Skip to content ↓

Geography is the study of the earth’s landscapes, peoples, places and environments. It is, quite simply, about the world in which we live.


Key Stage 3

In Lower School, following a baseline assessment, Year 1 pupils are given a thorough grounding in the different aspects of the subject. In Year 2 students study weather and climate, Africa and Development.


At St Ambrose College, the GCSE course commences in Year 3.   We follow the AQA 8035 syllabus which is split into three sections. In Paper 1 we look at natural hazards such as earthquakes and volcanoes, tropical storms, extreme weather in the UK and climate change. We also look at rivers and carry out an in depth study of the River Dane, coastal landforms and ecosystems including tropical rainforests and hot deserts. In Paper 2 we look at the challenges in the human environment including urban issues, the changing economic world and resource management. In Paper 3, students no longer have controlled assessment but they will be examined on two pieces of fieldwork and will also have to answer questions on a resource booklet that is released prior to the exam.


Geography is a subject studied with the Edexcel examination board that can be studied alongside a number of sciences. The study of plant succession and ecosystems overlaps into Biology whilst climate change and the weather involve Physics. Weathering of rocks has links with Chemistry, and Geographers make use of numerous statistical tests that link to Mathematics. Geography is also a subject that can be studied alongside other arts subjects.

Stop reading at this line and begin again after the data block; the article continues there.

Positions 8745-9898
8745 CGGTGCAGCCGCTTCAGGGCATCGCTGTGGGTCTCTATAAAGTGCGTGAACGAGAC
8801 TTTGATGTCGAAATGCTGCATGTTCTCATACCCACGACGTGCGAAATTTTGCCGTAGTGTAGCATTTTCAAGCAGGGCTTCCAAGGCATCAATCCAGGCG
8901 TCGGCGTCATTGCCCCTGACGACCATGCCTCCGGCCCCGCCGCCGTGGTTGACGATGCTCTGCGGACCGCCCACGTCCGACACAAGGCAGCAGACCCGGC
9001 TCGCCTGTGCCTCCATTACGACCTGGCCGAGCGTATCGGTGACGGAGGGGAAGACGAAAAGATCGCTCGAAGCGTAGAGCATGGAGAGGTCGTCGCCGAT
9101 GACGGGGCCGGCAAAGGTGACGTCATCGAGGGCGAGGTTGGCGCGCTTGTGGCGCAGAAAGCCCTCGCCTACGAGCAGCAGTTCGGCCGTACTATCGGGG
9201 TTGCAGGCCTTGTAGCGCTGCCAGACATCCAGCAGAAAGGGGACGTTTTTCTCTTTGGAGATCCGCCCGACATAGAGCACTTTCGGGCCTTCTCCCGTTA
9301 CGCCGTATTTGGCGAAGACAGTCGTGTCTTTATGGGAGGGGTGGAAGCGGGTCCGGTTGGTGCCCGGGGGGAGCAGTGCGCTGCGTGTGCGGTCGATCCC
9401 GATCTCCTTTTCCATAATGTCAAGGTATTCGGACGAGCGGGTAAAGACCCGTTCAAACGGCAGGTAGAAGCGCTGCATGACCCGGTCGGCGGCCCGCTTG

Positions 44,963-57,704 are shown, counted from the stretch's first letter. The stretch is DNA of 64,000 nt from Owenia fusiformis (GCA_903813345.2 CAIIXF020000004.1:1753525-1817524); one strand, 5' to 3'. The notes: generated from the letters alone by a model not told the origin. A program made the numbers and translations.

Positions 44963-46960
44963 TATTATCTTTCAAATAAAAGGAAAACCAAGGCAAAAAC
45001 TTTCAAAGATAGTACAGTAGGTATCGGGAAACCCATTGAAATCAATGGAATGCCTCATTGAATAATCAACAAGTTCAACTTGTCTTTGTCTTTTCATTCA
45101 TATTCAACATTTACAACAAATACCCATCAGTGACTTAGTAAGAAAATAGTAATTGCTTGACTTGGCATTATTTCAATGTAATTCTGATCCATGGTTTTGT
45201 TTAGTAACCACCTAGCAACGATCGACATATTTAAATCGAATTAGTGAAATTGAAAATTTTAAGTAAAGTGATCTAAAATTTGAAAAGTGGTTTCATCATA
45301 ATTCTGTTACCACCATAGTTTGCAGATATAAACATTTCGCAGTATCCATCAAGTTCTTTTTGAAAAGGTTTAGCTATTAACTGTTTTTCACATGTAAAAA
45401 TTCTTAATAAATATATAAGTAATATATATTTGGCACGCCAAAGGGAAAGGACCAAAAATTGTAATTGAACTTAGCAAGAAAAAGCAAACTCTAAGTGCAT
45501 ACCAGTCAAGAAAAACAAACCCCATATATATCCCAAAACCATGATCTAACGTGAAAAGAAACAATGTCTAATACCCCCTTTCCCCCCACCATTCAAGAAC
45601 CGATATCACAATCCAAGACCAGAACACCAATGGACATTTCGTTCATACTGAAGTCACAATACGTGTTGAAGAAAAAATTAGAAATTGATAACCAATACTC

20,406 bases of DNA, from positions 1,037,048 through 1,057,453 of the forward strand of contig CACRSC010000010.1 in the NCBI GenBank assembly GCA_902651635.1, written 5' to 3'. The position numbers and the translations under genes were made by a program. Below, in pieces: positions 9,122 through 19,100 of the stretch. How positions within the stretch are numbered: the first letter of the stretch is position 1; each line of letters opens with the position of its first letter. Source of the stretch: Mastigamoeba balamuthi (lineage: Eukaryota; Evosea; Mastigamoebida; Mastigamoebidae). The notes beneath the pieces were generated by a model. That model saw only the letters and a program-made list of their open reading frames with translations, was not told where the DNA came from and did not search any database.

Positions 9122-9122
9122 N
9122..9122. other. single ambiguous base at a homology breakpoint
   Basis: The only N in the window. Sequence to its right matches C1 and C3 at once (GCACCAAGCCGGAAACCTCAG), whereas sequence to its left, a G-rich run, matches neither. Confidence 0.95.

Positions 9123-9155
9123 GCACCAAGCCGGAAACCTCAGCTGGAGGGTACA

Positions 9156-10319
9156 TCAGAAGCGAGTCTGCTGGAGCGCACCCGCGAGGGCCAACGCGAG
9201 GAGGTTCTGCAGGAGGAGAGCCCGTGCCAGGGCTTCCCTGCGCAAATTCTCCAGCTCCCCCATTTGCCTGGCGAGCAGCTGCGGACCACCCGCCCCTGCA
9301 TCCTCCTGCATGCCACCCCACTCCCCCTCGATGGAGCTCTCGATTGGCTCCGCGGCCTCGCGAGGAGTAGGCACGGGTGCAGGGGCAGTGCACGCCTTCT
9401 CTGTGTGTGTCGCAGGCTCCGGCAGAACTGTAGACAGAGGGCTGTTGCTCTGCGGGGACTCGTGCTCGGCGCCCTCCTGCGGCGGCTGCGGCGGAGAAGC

For example, essay writing involves English skills whilst History develops the skill of looking at issues from different viewpoints. Geography and Modern Foreign Languages are a great advantage if you want to work abroad or in the tourism industry.

Geography is a relevant subject as it looks at things that have happened in the past, are happening today and what might happen tomorrow. Geography is all around you; the weather, agriculture, settlements, pollution, poverty, national parks and climate change.

If you are not sure of what you want to do in the future, Geography is a way of keeping your options open. During study, skills will be learned and used in the areas of word processing, research, graph preparation, statistical analysis and powerpoint presentation. Such skills are transferable, promoting employability.